cuit, n. 197. Effect of purchase upon citizenship, n. 220.
Admitted into the Union, n. 230. Ratified the 13th amend.
ment, n. 274; and failure to act on the 14th, n. 275.

24 186

i D i 25,88
Texns, n. 245.
CATROX, Joun. One of the Associate Justices of the Supreme

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Art. sec.

cl.
CAMPBELL JOHN A. One of the Judges of the Supreme Court,

n. 197.
Canada might be admitted into the Union of the Confederation,

Art. of Confederation, xi. p. 19.
CANDIDATES for the Presidency, spirit of the Constitution

changed as to, n. 256.
CAPACITY of measures for liquids, n. 102, p. 118, $ 2.
CAPITAL crime. No person shall be held to answer for a capital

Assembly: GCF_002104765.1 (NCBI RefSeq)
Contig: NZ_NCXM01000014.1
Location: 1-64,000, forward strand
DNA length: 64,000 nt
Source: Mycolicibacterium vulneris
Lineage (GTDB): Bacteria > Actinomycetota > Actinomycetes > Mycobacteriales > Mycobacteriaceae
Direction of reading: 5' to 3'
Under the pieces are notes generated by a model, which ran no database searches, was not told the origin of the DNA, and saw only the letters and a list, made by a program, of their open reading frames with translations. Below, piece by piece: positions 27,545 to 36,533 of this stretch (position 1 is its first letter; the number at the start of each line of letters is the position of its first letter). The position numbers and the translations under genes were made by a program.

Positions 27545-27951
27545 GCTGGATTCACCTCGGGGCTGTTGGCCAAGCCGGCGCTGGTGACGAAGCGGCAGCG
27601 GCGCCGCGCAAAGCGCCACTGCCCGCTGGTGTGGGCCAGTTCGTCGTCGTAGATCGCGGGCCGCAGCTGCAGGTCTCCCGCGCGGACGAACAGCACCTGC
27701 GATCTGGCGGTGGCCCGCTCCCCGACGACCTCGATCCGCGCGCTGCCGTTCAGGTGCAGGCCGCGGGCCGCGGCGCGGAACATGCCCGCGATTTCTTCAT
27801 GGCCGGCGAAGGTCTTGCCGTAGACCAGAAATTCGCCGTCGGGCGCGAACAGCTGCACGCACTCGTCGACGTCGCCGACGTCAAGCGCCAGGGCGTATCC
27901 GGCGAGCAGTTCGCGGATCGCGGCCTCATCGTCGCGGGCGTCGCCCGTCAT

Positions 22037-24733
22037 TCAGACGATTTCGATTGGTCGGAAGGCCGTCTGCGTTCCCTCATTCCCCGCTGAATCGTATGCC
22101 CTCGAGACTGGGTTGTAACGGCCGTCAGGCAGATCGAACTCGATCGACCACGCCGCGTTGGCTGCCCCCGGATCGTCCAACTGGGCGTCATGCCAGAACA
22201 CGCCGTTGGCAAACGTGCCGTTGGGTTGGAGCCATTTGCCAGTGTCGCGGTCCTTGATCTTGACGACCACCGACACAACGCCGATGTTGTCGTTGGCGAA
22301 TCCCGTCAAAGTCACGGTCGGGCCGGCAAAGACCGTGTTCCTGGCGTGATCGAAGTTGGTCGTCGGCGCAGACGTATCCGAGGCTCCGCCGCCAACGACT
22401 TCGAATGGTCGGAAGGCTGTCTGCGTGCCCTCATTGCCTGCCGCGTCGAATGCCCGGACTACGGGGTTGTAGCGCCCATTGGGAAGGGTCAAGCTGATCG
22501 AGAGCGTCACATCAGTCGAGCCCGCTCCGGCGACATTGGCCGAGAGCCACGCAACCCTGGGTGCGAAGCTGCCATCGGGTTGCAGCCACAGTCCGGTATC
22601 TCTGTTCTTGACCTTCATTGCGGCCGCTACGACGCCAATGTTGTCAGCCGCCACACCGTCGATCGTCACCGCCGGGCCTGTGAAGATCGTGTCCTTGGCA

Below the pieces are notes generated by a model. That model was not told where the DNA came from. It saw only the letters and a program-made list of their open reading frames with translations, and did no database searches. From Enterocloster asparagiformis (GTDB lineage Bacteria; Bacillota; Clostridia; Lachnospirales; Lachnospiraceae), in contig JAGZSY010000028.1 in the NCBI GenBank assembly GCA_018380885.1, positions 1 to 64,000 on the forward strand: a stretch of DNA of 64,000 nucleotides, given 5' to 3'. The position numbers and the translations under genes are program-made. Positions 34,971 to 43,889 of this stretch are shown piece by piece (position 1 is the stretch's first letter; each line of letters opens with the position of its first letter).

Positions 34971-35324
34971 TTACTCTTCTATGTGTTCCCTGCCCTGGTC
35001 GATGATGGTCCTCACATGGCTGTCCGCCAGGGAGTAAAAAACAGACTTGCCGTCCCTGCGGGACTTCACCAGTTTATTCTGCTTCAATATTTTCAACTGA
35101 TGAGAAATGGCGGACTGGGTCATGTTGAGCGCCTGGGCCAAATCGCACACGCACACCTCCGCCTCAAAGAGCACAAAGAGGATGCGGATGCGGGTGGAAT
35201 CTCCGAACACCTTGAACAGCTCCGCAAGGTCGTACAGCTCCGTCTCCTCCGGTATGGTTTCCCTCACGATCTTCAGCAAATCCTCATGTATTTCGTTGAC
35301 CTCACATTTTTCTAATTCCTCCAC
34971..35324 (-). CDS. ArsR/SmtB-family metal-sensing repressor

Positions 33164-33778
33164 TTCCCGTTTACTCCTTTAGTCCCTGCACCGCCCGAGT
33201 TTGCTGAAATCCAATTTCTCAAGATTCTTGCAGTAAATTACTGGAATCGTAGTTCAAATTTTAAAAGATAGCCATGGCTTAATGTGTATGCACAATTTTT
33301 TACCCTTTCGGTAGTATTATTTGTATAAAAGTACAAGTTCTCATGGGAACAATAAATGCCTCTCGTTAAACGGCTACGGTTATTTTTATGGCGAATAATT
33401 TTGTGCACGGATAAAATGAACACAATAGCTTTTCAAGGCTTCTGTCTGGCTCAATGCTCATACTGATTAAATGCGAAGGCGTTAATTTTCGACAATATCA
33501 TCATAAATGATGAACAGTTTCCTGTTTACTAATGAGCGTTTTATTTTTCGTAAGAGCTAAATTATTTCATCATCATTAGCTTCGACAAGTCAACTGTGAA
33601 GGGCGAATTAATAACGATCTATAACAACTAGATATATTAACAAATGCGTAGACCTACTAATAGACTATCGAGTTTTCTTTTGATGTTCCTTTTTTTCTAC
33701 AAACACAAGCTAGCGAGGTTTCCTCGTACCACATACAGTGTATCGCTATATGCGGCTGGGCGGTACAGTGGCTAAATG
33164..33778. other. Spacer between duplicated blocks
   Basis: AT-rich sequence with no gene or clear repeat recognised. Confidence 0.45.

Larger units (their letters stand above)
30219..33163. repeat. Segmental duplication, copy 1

or otherwise infamous crime, unless on a presentment or
indictment of a grand jury, except in cases arising in the
land or naval forces, or in the militia, when in actual ser.
vice in time of war or public danger. Amendments..... 5

* Person "excluded slaves. Presentment or indictment
applies to all vffenses against the United States. Pre-
sentment, indictment, and grand jury, defineu, n. 259.
The exception defined and discussed, n. 254. Twice in
jeopardy defined and discussed, n. 255. Witness against
himself would be contrary to justice, n. 257. * Without
due process of law," fully defined and discussed, n. 257.
Piracy is a capital offense, n. 111. Is in restraint of legis.

lative power, Id. n. 257.
CAPITATION tax. No capitation or other direct tar shall be laid,